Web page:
Tips for Coping with the Holiday Season

Tips for Coping with the Holiday Season

The Holiday Season can be a particularly difficult time to navigate. For some, trying to meet the dizzying demands of cooking meals, shopping, baking, entertaining can lead to stress and anxiety. For others who are suffering from loneliness or the loss of a loved one, the holiday season can be full of stressors.

In fact, Christmas holidays have long been associated with the highest incidence of myocardial infarction. A 2018 study published in the British Medical Journal looked at data from 1998-2013 and found that the risk of having a heart attack was 37% higher on Christmas Eve peaking at 10pm, suggesting a role of external triggers in vulnerable individuals.

With the recent announcement of tighter covid restrictions, you may be feeling additional stress. Perhaps you are feeling sad because your holiday plans look different from previous years’ or perhaps because you are worried about your and your loved ones’ health.

Here are some practical tips that can help you minimize stress. You may even end up enjoying the holidays more than you thought you would.


  1. Stick to a healthy routine. There is nothing like the holidays to throw the whole family off track. We can let the kids slide a little with bedtime and device use during the winter break but set reasonable limits so as to avoid the emotional roller coasters that accompany a total breakdown of routine. Skipping out on the morning run, yoga, or meditation to sleep in may be tempting but be careful not to fall off the bandwagon entirely.
  2. Don’t take on too much. Forcing oneself to meet unrealistic expectations such as spending outside of your budget, is a perfect recipe for a heart attack. Even if we don’t have Christmas planning to throw us into a panic, many of us are just too hard on ourselves. Stop pushing yourself too hard, whether at work, at home, or on a personal level. Sometimes less is more.
  3. Watch what you consume. Eat healthy meals. Resist the urge to over-indulge and be wary that you do not go hungry for long periods of time in between heavy meals. Healthy moderation is key and keeping yourself nourished and hydrated is important. Also be aware of how information culture can produce undue stress. Be mindful about selecting and consuming healthy doses of news and social media.
  4. Honor your needs and those of your family. This is key to minimizing stress and allowing yourself and your family to truly enjoy the holidays. Before making those plans, slow down and listen to your body. Learn to say no and be selective about how you really want to spend your time and energy.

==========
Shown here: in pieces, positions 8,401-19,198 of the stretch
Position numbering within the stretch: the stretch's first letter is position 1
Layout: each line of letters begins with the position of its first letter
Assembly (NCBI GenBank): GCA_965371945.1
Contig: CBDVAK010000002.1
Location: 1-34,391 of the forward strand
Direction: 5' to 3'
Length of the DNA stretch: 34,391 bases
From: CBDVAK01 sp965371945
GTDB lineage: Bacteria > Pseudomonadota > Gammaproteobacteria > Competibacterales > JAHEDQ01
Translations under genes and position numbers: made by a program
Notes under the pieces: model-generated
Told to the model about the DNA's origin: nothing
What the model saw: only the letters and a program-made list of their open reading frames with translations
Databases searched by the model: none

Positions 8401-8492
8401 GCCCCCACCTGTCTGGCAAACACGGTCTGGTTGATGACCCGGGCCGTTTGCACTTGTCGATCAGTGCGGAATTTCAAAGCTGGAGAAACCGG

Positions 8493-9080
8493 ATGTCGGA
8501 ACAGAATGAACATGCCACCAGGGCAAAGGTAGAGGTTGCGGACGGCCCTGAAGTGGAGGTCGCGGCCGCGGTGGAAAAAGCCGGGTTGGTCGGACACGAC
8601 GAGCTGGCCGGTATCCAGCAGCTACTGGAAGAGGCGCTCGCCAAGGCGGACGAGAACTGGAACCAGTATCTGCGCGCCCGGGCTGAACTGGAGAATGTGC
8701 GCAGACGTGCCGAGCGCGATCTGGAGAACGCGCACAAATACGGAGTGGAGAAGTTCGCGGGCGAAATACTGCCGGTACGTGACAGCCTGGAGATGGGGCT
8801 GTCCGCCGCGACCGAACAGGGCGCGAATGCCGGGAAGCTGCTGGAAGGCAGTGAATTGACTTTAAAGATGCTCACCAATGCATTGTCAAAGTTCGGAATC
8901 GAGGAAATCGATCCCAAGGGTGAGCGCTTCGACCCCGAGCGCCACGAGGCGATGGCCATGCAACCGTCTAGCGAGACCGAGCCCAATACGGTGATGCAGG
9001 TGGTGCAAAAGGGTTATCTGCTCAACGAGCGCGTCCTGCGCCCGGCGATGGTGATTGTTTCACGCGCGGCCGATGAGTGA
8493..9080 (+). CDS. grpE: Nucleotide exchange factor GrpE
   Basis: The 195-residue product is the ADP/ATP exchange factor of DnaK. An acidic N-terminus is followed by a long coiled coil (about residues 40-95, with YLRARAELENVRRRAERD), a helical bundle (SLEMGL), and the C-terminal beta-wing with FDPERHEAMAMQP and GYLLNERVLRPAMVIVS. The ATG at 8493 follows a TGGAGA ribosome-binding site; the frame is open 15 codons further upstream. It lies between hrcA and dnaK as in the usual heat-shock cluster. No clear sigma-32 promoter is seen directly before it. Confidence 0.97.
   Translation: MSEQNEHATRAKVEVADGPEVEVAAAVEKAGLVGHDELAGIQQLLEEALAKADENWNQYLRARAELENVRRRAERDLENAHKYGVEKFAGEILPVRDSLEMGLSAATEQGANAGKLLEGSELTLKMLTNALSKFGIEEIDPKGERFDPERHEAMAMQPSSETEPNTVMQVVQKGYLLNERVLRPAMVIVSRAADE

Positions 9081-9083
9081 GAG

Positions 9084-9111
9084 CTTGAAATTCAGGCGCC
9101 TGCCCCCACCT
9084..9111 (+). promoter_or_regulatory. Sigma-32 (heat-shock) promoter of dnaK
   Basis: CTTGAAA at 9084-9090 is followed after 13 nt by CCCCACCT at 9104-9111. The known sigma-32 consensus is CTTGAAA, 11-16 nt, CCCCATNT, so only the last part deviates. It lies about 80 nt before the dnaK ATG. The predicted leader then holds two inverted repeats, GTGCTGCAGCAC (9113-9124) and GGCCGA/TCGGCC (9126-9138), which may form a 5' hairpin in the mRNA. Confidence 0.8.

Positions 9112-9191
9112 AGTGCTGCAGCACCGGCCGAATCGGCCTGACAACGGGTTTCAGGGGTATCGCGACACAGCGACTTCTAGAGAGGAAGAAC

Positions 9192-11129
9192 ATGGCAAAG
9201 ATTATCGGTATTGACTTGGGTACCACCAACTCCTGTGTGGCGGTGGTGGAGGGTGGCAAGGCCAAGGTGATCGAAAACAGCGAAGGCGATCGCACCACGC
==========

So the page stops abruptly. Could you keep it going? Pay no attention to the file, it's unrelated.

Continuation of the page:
5. Manage sensitive conversations and avoid conflict. The holidays should be a time of peace and reconciliation. Be open and kind and listen more without judgment. Recognize that everyone has a right to their feelings and opinions and that it is not your job to fix or change them. Love and accept your friends and family for who they are. It is ok to agree to disagree. After all, your unique opinions and beliefs make you unique too.
  6. Embrace change and imperfection. The holidays don't have to be perfect or just like last year. As families change and grow, traditions and rituals often change as well. Choose a few to hold on to, and be open to creating new ones. For example, if your family can't come to your home, find new ways to celebrate together, such as sharing pictures, emails, or videos.
  7. Truly celebrate from the heart. Take the time to ponder the year that is coming to an end. Reflect upon the lessons learned and the new opportunities that lie ahead. Celebrate the challenges you have overcome, the achievements you made, the relationships you have built over the past year. Be truly grateful for all that you are and all that you have.  
  8. Connect with others. If you are feeling lonely and need some company, it is important to connect with others. Reach out with a text, a call or a video chat to someone you have an interest in connecting. Start a conversation about something you and your friend have in common. Offering a listening ear or doing something to help others also is a good way to lift your spirits and broaden your friendships.
  9. Seek professional help if you need it. If you find yourself feeling persistently sad or anxious and unable to face routine chores, it is ok to seek professional help. It is perfectly normal to find this time of year particularly challenging.
  10. Book a Vancity Physio Session.Our last but not least practical tip to surviving the holidays is to book with us. We have programs (some new and exciting ones) to help you tune up physically and emotionally. Keep your eyes out for our new Mindfulness Webinars that will be launched in January 2022. VanCity Physio is here to support you in any way we can to cope with the holidays and beyond.

Written By,

Kyi Min Saw

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